I recall, long ago, stumbling upon a blog post in some obscure corner of the interwebs by a former Etsy seller, complaining ferociously about how folks with the best pictures sell the most, regardless of “quality” (according to this person’s complaints). I was so irritated by the strange complaint, I didn’t bother finishing the post. The acerbic writer would have had me believe that reliance on images is superficial, but this is just not true. What else do buyers have to rely on to make purchase decisions than the images you offer them? When care and artistry are put into your photography, it communicates the probability of care and artistry in your product. When you are an online seller, your images are the life-blood of your brand. Period.
If there is one, single factor to which I would attribute any little amount of success I have had (other than pure grace), it is quality images for both marketing and social media.
Add photography to the list of skills in which I have zero training, formal or otherwise. That is, unless you count that one time when I read through the entire Canon Rebel t2i owner’s manual on Christmas day. after my then-boyfriend, now-husband received it as a gift. Side note: I still use that same camera, when I’m not using my iPhone 7+.
But, like so many other technical arts, in this day in age it is very easy to fake it well enough to get you by with some clean, well lit, simple photos, well styled and cleverly edited. I love what the icon of nature photography himself said about his own art:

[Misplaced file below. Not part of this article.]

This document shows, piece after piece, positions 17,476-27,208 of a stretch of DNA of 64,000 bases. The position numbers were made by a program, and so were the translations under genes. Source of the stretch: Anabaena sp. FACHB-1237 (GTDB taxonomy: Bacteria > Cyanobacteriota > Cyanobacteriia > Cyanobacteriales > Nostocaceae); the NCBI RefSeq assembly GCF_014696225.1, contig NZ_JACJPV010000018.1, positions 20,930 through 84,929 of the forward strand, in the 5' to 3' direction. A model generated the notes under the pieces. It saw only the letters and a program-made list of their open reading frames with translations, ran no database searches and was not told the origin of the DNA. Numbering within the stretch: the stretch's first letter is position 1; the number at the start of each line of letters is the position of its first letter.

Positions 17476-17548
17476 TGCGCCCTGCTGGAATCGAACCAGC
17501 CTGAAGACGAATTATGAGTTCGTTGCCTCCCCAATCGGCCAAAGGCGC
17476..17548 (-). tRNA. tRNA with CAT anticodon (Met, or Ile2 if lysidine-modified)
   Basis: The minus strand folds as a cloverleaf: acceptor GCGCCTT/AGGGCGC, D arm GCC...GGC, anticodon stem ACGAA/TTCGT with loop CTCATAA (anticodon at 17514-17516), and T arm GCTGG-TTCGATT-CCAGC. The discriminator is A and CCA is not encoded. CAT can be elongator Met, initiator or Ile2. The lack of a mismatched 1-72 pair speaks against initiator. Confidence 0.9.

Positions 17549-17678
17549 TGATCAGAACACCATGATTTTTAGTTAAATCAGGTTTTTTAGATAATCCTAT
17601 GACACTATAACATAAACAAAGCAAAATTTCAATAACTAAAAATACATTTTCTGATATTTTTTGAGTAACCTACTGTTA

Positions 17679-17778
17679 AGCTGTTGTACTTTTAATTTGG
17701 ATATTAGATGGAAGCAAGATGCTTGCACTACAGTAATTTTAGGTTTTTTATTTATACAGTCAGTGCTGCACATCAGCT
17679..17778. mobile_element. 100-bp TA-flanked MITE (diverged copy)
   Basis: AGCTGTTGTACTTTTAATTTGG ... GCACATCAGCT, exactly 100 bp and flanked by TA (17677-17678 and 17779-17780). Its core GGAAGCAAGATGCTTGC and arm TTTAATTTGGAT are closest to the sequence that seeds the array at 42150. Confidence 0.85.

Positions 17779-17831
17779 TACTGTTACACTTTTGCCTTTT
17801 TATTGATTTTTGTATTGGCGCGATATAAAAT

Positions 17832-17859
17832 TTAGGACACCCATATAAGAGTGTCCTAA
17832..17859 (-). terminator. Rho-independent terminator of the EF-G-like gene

“There are no rules for good photographs, there are only good photographs.”
― Ansel Adams
― Ansel Adams
Keeping Mr. Adam’s wisdom in mind, know that styling and capturing images for your brand does not have to be a laborious, rule-drive, highly technical process, but your images have to ring with that authenticity we’ve already thought so much about, and stay true to your style focus.
When considering whose input I wanted to request for this most important piece of the branding puzzle, there was one maker who came to mind immediately. Nicole of Miskunn (find her on Instagram here ) is incredibly well planned and intentional about the images she offers for both her selling and social media platforms. Her style is squeaky clean, minimal, and absolutely classic. Her products are highly elevated basics, and her images reflect that perfectly. I asked Nicole, “How do you utilize photography to reflect your brand? What resources for improving your photography have you found helpful?” Here is what Nicole graciously shared: